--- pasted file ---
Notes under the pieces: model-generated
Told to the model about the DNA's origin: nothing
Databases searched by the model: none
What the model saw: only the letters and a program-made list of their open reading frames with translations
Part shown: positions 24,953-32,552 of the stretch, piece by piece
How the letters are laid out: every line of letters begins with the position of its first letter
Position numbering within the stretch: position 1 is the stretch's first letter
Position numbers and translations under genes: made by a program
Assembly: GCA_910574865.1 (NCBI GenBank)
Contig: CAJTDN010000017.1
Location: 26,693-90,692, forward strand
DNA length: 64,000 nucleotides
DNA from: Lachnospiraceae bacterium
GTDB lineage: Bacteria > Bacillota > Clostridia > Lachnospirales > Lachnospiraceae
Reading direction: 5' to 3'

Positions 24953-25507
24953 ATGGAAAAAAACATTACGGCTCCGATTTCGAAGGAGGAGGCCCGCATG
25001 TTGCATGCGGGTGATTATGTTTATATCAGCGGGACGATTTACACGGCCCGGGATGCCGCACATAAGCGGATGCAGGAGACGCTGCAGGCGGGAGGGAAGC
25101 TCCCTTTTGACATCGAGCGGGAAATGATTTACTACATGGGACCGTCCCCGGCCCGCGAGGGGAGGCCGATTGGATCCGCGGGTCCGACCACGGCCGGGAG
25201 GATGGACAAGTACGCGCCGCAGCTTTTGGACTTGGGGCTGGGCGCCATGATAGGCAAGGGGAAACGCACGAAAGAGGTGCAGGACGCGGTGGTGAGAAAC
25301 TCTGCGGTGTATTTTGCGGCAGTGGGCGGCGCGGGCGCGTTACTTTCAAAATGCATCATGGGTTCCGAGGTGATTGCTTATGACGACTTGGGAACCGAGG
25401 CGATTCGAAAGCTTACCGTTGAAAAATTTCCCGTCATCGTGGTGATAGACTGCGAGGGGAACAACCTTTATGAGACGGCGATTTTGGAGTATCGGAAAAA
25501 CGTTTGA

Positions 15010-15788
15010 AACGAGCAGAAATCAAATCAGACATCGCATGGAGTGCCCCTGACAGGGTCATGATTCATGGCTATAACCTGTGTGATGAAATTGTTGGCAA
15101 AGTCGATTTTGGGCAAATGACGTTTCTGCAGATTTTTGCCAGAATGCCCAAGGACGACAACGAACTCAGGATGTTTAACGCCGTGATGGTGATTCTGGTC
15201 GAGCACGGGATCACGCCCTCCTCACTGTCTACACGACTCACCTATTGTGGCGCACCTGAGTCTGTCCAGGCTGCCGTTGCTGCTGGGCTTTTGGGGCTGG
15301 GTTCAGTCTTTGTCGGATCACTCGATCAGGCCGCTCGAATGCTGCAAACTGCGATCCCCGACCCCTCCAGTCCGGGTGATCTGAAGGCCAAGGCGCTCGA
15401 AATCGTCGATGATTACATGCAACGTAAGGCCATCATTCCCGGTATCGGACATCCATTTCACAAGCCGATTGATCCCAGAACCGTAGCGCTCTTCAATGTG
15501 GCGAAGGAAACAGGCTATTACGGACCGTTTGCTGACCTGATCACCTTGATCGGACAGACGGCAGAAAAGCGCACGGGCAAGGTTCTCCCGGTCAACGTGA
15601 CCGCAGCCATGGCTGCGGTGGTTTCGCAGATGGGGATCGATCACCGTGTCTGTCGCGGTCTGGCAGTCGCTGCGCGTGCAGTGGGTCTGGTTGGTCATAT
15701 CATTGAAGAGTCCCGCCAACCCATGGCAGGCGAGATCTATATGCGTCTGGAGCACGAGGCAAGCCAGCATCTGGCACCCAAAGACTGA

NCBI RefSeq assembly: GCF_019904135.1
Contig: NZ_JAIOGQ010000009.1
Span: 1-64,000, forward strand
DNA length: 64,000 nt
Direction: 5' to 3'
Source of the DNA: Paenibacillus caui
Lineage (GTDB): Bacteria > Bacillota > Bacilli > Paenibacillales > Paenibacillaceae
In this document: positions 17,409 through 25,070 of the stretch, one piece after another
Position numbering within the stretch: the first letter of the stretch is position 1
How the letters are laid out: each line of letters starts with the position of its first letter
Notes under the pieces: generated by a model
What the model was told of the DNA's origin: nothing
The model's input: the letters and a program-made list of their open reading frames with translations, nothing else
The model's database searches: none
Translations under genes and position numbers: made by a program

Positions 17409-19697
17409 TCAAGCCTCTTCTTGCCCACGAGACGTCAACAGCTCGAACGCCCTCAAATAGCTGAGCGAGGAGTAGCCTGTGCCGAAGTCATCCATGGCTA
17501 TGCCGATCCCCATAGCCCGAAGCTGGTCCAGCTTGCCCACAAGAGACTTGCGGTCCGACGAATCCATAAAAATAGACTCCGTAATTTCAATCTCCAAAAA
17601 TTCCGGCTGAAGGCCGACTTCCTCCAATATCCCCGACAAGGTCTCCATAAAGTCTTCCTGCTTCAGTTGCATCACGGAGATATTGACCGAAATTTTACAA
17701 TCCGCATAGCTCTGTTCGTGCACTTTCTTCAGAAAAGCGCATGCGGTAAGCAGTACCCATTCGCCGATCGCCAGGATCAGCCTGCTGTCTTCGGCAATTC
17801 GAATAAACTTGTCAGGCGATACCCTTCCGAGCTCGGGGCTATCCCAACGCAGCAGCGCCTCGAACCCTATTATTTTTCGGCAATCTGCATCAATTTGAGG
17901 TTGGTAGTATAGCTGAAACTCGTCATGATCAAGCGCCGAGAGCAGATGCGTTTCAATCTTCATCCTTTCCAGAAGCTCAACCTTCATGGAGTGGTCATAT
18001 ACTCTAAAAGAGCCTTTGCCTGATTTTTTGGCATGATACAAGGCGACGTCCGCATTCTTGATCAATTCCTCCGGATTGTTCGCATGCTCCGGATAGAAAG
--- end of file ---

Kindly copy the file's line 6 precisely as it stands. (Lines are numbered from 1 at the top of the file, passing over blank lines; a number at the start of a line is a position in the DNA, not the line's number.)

How the letters are laid out: every line of letters begins with the position of its first letter